While we have never directly addressed our need for transcripts in the context of arbitration proceedings,2 we have touched upon our need for an adequate record when an arbitration decision has been appealed.   See Celtech, supra, 584 A.2d at 1260 n. 6 (citation omitted).   Moreover, other jurisdictions have specifically addressed the issue of the record necessary to review an arbitration proceeding and have concluded that under some circumstances, a party's failure to provide a transcript of the arbitration hearing can be fatal to its challenge of the arbitration panel's award.

In General Motors Corp. v. Warner, 5 Misc.3d 968, 784 N.Y.S.2d 360, 361-62 (N.Y.Sup.Ct.2004), for example, the appellant, who was appealing an arbitration decision and was claiming that the decision was not supported by the evidence,3 submitted an affirmation and an affidavit from its attorney and an automobile repairperson, both of whom had been present at the arbitration.   The court found the submissions insufficient to challenge the factual findings of the arbitrator, since they did not provide a record of the evidence before the arbitrator for the court to review.  Id.

 Similarly, in Kovacs v. Kovacs, 98 Md.App. 289, 633 A.2d 425, 428, 432-34 (1993), where the issue was whether the procedures of a rabbinical panel were in accordance with the Maryland law governing state sanctioned arbitration and the appellant had not provided the appellate court with a transcript of the proceedings, the court wrote:  “A party asserting that error was committed by an arbitration panel bears the burden of showing, by the record, that the error occurred.”  Id. at 432.   In language that has particular applicability to the case now before us, it explained:  “Mere allegations and arguments contesting the validity of an award, unsubstantiated by the record, are insufficient to meet that burden.”  Id. Thus, it held that “[t]he failure to provide the court with a transcript [in this case] warrants summary rejection of the claim of error.”  Id. at 432 (citing Azcon Constr. Co., Inc. v. Golden Hills Resort, Inc., 498 N.W.2d 630, 635-36 (S.D.1993));  see also Kass v. Schless, 2000 WL 992149, *4, 2000 Conn.Super.LEXIS 1677, *12-13 (June 28, 2000) (finding that the plaintiffs' failure to submit, inter alia, a transcript of the arbitration hearing created an insufficient record upon which to challenge the arbitrator's award);  Visual Health & Surgical Center v. Katzen, 610 So.2d 512, 513 (Fla.App.1992) (finding the record before it inadequate to demonstrate error absent a copy of the arbitration hearing transcript);  Schmidt v. Joseph, 315 Ill.App.3d 77, 248 Ill.Dec. 19, 733 N.E.2d 694, 700 (2000) (same).   Indeed, while these decisions address appeals from arbitration proceedings, they are in accord with our own venerable case of Cobb v. Standard Drug Co., 453 A.2d 110, 111 (D.C.1982), where in an appeal from a trial court decision, we wrote:

A judgment of any trial court is presumed to be valid.   A losing party who notes an appeal from such a judgment bears the burden of convincing the appellate court that the trial court has erred.   In meeting that burden, it is appellant's duty to present this court with a record sufficient to show affirmatively that error occurred.   The responsibility of perfecting the record remains with appellant and cannot be shifted to either the trial court or this court.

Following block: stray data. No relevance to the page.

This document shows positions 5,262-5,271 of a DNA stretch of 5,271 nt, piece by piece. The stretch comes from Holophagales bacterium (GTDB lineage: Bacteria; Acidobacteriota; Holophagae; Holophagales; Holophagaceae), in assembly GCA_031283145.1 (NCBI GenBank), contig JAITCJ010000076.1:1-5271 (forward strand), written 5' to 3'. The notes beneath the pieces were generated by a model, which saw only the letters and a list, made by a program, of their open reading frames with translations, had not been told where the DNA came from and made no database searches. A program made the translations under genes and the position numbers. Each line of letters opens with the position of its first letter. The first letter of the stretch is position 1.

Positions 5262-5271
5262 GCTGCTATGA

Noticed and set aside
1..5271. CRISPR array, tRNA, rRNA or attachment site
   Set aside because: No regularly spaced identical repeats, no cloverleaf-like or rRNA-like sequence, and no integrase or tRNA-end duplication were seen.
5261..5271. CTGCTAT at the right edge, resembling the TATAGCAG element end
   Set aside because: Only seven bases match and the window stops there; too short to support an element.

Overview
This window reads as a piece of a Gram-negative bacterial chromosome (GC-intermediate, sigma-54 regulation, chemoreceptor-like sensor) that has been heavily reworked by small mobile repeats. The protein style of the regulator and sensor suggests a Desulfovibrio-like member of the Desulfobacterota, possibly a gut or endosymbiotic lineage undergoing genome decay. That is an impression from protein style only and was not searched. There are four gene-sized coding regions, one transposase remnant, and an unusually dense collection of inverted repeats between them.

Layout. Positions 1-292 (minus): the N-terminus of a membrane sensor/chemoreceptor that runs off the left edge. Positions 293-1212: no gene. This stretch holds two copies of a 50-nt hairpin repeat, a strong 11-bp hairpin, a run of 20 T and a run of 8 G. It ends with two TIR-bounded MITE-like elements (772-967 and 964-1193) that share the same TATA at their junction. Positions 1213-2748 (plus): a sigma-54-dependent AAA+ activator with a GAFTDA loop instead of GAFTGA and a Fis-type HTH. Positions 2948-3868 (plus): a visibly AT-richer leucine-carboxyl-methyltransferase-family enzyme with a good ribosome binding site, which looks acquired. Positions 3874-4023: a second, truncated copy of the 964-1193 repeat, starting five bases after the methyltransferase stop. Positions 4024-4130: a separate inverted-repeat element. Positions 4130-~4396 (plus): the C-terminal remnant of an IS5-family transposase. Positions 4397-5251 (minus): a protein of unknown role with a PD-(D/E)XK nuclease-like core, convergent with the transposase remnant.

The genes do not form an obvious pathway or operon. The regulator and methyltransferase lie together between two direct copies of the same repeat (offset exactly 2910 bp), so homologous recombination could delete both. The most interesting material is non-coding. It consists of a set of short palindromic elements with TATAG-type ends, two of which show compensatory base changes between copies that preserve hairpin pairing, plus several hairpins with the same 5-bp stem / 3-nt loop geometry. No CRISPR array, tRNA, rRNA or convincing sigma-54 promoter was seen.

(Internal citations and quotations omitted.)   See also Cohen v. Rental Hous. Comm'n, 496 A.2d 603, 606 (D.C.1985) (citing Cobb, supra, and noting that Cobb's language concerning the duty of an appellant to provide a sufficient record “appl[ies] generally to any appellate proceeding in this court”).

 We find these precedents persuasive.   While transcripts are not a necessity for every appeal from an award in an arbitration proceeding, we hold that given the facts of this case, where the Doltons are seeking relief based upon testimony that they assert came in during the course of the arbitration hearing, their failure to provide us with a transcript of the testimony is fatal to their appeal.

 In any event, what record we do have does not support the Doltons' claims.   They assert that the arbitration panel erred in not making credibility determinations.   As the trial court observed, however, the panel did not ignore the testimony it heard.   Rather, the panel noted that the testimony of the opposing parties was “flatly contradictory,” that there was “no corroboration of any testimony by a disinterested witness,” and that “[c]ounsel for both parties correctly acknowledged that the testimony of the claimants and the individual Respondents could not be reconciled.”   The panel also noted “the remarkable absence of documentary evidence to corroborate either side's version of the central events of their 2000-2001 relationship.” 4  In short, on the evidence presented, the Doltons had not shown that they were entitled to prevail on their claims.

Accordingly, the judgment of the trial court is



1.   The appellees assert in their brief that the hearing was recorded and that the Doltons could have secured a transcript had they wished to do so.   They cite to a provision of the NASD Uniform Code of Arbitration that they represent requires “[a] verbatim record by stenographic reporter or a tape recording of all arbitration hearings.”   See NASD R. 10326.   The Doltons do not challenge these representations in their Reply, but urge that the affidavit they have provided is sufficient and that the statements in it are undisputed.

2.   In Motor City Drive, L.L.C. v. Brennan Beer Gorman Monk Architects & Interiors, P.L.L.C., 890 A.2d 233, 235 (D.C.2006), both parties informed the court at oral argument that no transcript was available, which is clearly distinguishable from the situation here.

3.   We note that in this jurisdiction, there is no provision for overturning an arbitration award based solely on the insufficiency of the evidence.   See D.C.Code § 16-4311 (2001).

4.   The appellants' partiality argument is based on its assertion that the panel manifestly disregarded the applicable law.   As we made clear in Celtech, supra, a showing of partiality cannot be inferred from the arbitrator's decision on the merits, but must be based on the establishment of “specific facts which indicate improper motives on the part of the arbitrator.”  584 A.2d at 1259 (quoting Sheet Metal Workers Int'l Ass'n, Local Union No. 420 v. Kinney Air Conditioning Co., 756 F.2d 742, 745 (9th Cir.1985)) (internal quotations omitted).   Such a showing has not been made here.

KRAMER, Associate Judge: